Teaching Writing Process (With Bonus Powerpoint Lesson Slides)

By Becky F

When we teach the writing process to students, we help them with strategies to become independent and effective writers. The writing process provides a framework for students to write in various genres. It is flexible and allows for creativity and authenticity in writing, but with a few guidelines along the way.

Teaching students the writing process includes the following strategies: planning, research, drafting, revision, editing, and preparation for sharing. Younger students will learn less intensive variations of this process, whereas older students will benefit from the additional steps.

Our aim as teachers is to show students strategies for successful writing. It might seem laborious to include so many steps, but it certainly improves the quality of writing as a form of communication. Then, as students become more independent, they can choose their own strategies for the writing process.

Teaching The Basic Steps Of The Writing Process

Part of our job as teachers is to equip our students to become independent writers. We do this by teaching them the writing process and different strategies that can be used for various purposes.

The number of steps in the writing process will differ according to the age of the students. The basic steps for younger students are planning, drafting, revising, and editing. Older students will learn added steps including research and preparing their writing for sharing.


The planning phase is also called the prewriting phase. During this stage, we teach students to check if they understand the question or task first. Once they know what is expected of them, they can brainstorm ideas and plan the way they will approach the written task.


Research is an offshoot of the planning phase and is usually linked to informative writing projects. Younger students aren't usually required to list their resources. Older students should, however, list their references and be warned against plagiarism and spinning of information.


Once students have gathered the necessary information and ideas, they can write a draft of their written project. A draft helps writers to put their thoughts and ideas in writing, but it is not the final product.


After completing the draft, we teach students to read through it critically. While doing so, they must check if their work reads well and if they should add or omit any information. Depending on the type of project, the students can swap drafts for revision and suggestions, or the teacher can help the students.


If the revision process highlighted any errors or room for improvement, the students must edit their work. Here the students might rewrite sentences or check for spelling or grammatical errors. If the written work is done on a word processor, the editing process will go faster. Alternatively, the students must write out their work in full, with corrections.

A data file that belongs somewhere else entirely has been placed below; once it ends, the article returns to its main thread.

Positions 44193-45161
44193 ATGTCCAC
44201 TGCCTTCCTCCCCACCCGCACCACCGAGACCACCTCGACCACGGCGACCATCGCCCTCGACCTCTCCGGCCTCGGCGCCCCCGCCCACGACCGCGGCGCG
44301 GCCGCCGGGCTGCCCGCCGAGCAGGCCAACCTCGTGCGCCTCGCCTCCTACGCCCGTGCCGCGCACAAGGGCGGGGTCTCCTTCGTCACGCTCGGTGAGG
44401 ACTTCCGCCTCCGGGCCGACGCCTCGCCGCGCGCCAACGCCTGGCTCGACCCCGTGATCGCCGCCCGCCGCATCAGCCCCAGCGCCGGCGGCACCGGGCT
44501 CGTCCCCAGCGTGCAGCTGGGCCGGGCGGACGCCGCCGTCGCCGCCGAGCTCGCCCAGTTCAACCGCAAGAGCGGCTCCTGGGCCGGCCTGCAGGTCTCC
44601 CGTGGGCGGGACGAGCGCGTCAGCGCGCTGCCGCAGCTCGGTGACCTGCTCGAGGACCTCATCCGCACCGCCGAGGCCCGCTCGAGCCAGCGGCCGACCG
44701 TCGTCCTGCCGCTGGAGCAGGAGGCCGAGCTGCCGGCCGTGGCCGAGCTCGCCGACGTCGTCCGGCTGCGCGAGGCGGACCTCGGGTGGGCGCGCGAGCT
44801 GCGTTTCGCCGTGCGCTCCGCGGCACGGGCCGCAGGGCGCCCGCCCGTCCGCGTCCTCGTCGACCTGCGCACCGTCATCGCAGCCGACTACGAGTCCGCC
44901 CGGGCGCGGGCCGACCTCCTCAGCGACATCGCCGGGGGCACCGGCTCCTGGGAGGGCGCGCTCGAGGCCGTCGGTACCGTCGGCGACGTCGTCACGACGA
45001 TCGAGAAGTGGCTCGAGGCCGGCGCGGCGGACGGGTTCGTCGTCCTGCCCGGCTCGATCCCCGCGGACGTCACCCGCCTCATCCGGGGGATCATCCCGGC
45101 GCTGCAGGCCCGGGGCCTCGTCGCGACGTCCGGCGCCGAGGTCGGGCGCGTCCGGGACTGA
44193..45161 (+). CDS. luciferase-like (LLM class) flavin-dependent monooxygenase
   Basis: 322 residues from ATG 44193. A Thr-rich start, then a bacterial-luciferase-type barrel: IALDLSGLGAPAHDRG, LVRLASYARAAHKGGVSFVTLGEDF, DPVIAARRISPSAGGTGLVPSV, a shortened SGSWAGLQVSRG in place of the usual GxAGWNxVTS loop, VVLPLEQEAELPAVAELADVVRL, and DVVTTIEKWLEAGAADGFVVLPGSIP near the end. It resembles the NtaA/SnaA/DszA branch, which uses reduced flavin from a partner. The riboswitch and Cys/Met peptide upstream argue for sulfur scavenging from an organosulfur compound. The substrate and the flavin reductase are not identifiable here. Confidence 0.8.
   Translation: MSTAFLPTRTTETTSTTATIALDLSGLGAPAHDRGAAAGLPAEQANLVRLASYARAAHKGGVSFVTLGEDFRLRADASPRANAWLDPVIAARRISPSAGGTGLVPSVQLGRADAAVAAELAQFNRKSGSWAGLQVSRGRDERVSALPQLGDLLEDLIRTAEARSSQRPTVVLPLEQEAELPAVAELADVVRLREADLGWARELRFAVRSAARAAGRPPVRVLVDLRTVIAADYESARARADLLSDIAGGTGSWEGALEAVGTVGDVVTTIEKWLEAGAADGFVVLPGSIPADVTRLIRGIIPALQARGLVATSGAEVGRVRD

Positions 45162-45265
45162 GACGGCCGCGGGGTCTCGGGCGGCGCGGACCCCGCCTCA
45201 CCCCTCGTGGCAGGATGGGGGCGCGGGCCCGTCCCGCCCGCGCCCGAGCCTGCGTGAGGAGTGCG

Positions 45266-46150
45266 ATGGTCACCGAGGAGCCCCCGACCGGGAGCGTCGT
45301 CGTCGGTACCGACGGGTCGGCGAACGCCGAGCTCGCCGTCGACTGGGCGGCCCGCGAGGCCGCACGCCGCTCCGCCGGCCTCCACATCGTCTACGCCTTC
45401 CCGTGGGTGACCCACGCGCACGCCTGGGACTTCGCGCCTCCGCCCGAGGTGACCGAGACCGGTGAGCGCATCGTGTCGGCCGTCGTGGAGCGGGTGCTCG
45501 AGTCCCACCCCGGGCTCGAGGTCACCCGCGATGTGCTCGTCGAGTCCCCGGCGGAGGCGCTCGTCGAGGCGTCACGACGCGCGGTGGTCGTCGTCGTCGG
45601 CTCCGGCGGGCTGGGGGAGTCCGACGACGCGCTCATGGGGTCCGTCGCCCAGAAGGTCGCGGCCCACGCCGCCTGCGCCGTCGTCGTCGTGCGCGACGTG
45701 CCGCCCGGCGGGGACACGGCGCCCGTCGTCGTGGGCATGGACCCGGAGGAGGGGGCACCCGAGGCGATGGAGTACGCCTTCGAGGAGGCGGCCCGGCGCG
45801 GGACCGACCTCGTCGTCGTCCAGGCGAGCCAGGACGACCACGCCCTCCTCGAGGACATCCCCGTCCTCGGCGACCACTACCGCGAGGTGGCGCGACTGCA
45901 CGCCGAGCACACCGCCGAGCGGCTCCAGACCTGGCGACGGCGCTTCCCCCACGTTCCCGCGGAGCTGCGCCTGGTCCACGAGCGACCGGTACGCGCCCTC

The preparation part of the process means getting the edited task ready for sharing. Preparation includes printing the assignment, decorating it, adding images, or publishing it on a specified platform.

The Three Types Of Common Core Writing

Part of teaching the writing process includes teaching students the three types of Common Core Writing Capacities. The writing process for each will be similar, but the style of writing will differ.

The three Common Core Writing capacities include the following:

  • Argument. Argument writing is where the writer interprets facts and evidence. Depending on the question or project, the student might have to persuade the reader that their interpretation is correct.
  • Informational. As its name suggests, the purpose of this writing is to convey information. Research projects are usually informational.
  • Narrative. Narrative writing is creative writing and includes short stories and poetry. Students can write their narratives in the first or third person.

Teaching Tips To Improve The Writing Process

There are other great ways we, as teachers, can encourage our students in their writing projects. These include the following:

  • Display a flow diagram with the writing process.
  • Expose your students to different genres of writing.
  • Display a "vocabulary list" if possible.
  • Be current. Include various forms of media and relatable topics into writing projects.
  • Encourage students to write from personal experience.

What's Included In Writing Process Lesson Slides?

If you are looking for a complete lesson for teaching Writing Process to your elementary students, here is a valuable teaching resource.

Our Powerpoint lesson slides for Writing Process are comprehensive and editable.

Learning Objectives

Students should:

  • understand the writing process
  • recognize the steps required to create a good piece of writing
  • organize their thoughts using prewriting techniques

Learning Outcomes

Students will be able to:

  • express their ideas in the best manner and order possible
  • to recognize grammar, spelling, and punctuation errors in their writing

You can watch the lesson video here before downloading the slides.

Download ppt Slides For This Lesson

Editable Lesson Slides included

We hope these lesson slides are helpful for you in delivering lessons to your students. You can also check our other Lessons in Teachers Resources.

Please feel free to contact us if you need any specific lessons.

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